W H Y TEACH CHEMISTRY?* C. A. BRAUTLECHT. UNIVERSITY OP MAINE,ORONO, MAIN$ The teaching of general chemistry is now very often conducted without sufficient thought as to objectives. This is made evident in placement tests, the best substitute for entrance examinations, in determining what a student has learned concerning subject matter, procedure and reasoning ability in a specialized field of study. Herbert Spencer, in arguing for science study in educational programs, was forced to think of fundamental and convincing reasons. Many of these reasons appear to have been forgotten so that a restatement of some of them, interpreted in present-day terms, deserves occasional consideration. Regarding education as an opportunity, nothing more, a general educational program must be based upon the three fundamental features, (1) what is necessary, (2) what is useful, and (3) what is ornamental. Science study, in general, helps one to live a more healthy, happy, and successful life. When properly taught, it furnishes a mental discipline equal to that of the grammar of the classics. The study of things is more interesting to the average student than is a study of words, especially to our modern young people of secondary-school age. Scientific chemical facts are unchangeable and are based upon simple, direct, and exact experimental evidence. In contrast, personal opinion is changing ever faster, and the number of personal opinions on any topic, at the present time, defies the making of reasonable laws for the government of the conduct of individual citizens in any one country. Science study, despite its high cost, is increasing, and is of greater value in our every-day life than ever before. Development in science has been so great that facilities for science study seem wonderful when compared to those of a few decades ago. Science training in induction, deduction, and comparison is also necessary for the continuance of our complex civilization with its growing material and energy factors. Considering the reasons why young men and women undertake the study of chemistry and other subjects, it appears that a very large percentage of them apparently believe that advantages will accrue to them in form of riches, happiness, or success, even if their efforts in such studies are of very low degree. Analyzing the benefits the study of chemistry can confer upon those who apply themselves, we have: (a) facts largely illustrated by student experimentation, (b) use of the hands and the mind, (G) acquisition of knowledge of increasing value in this chemical-electrical age, ( d ) development of inductive and deductive reasoning, (e) knowledge permitting efficient utilization of material property, (f) knowledge not readily obtained from books alone or in later l i e when laboratory facilities are not available, (g) knowledge concerning human activities in many * Presented before the Division of Chemical Education of the American Chemical Society at the Atlanta meeting, April 7-11, 1930. 1876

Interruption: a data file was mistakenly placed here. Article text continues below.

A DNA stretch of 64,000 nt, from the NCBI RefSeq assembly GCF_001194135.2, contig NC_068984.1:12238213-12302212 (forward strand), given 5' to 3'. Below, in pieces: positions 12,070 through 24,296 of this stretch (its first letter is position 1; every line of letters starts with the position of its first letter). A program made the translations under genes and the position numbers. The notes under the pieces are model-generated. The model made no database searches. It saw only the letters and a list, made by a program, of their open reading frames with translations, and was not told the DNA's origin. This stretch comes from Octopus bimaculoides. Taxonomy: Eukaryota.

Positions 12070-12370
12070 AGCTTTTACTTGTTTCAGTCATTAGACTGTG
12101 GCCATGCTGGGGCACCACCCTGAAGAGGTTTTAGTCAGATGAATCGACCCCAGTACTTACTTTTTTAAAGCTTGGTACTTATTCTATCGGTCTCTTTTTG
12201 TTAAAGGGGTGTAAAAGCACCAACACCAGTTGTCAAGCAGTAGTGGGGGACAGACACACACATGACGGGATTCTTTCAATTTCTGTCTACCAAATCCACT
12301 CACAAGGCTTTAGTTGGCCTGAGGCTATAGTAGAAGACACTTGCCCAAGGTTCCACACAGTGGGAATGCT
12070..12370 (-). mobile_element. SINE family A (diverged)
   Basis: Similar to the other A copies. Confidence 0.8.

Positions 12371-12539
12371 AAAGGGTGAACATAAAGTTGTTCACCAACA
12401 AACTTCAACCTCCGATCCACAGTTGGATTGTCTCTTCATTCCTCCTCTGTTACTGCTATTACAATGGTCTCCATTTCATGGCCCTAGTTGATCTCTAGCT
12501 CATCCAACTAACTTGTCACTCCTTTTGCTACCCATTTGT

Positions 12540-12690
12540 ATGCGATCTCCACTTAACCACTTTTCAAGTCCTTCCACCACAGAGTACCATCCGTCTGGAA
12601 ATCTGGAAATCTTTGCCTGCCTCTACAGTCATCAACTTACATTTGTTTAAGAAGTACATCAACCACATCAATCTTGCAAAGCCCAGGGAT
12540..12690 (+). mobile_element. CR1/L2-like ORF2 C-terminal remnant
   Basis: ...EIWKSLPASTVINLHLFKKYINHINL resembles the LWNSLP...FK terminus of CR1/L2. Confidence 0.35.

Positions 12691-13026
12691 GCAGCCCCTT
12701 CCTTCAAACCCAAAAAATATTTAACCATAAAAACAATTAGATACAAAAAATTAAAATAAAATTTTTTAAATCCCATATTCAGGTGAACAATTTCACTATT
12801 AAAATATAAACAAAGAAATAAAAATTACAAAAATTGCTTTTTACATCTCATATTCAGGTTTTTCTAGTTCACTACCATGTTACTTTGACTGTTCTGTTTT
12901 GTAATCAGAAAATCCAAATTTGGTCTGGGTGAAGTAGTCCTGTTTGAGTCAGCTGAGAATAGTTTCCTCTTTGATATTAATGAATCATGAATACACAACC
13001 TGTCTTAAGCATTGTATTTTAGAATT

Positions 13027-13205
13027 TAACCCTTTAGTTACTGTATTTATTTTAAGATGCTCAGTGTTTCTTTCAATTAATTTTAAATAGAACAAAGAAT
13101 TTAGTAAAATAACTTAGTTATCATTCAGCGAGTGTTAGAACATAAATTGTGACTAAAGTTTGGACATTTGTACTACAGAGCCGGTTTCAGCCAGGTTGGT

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lines such as industry, agriculture, health and disease, enrichment of life, warfare, and in the modem home, (h) influence of heredity on future generations, and (i) the supplying of better qualified teachers to continue and develop the teaching of chemistry. Imagination is a human asset and it is generally admitted that science study stimulates the imagination. A brief review of the subjects appearing in popular scientific journals shows the use of the imagination in a very large number of fields, with opportunities for its increasing use as the field of activities expands. The imagination of Jules Veme as to submarine activities is an example of a vivid imagination reasonably controlled by previous science study. Science study in general and chemistry study in particular, when taught in a way which approaches its possibilities, can be regarded as furnishing training in observation, knowledge making, imagination, judgment, and in self-elimination. The dogmas of Aristotle regarding matter will not be regarded highly by the modern boy or girl who has worked diligently and completed a course in general chemistry. The teaching of chemistry to the average class of young people is a large-sized task. This is admitted by all chemistry teachers who conscientiously examine enough of their pupils' note-writing to know what it is like, and who have some regard for order and technic. Yet the writer doubts the value of student notes very much, when inspecting a large number of secondary-school chemistry notebooks and not findmg a single mark made by instructors in a large number of schools. Notebook grading appears to be a rare sort of teaching activity. It is a fact that many teachers feel that receiving credit for but one hour's teaching for two hours' laboratory work is a severe penalty for their having entered the profession. Naturally, they will not increase such a penalty by examining or grading (not correcting) laboratory notes unless forced to. Then, with the additional duties of laboratory maintenance, care of many supplies, maintaining and arranging equipment, etc., I feel that, relatively, we teachers as a group, are doing a better piece of educational work than we receive credit for. We should, therefore, he doing the teaching of chemistry the greatest good, if we obtain universal credit for teaching on a clock-hour basis. Despite the admitted trivial natnre of much chemistry instruction, the writer feels that the student who applies h~mself and utilizes the opportunities available in an average secondary school or college chemistry course will obtain those benefits which the study of chemistry can confer.
Amount of 1930 Nobel Prizes. The 1930 Nobel Prizes will each amount to f9608, according to a report drawn up by the auditors of the Foundation.-Chem. Age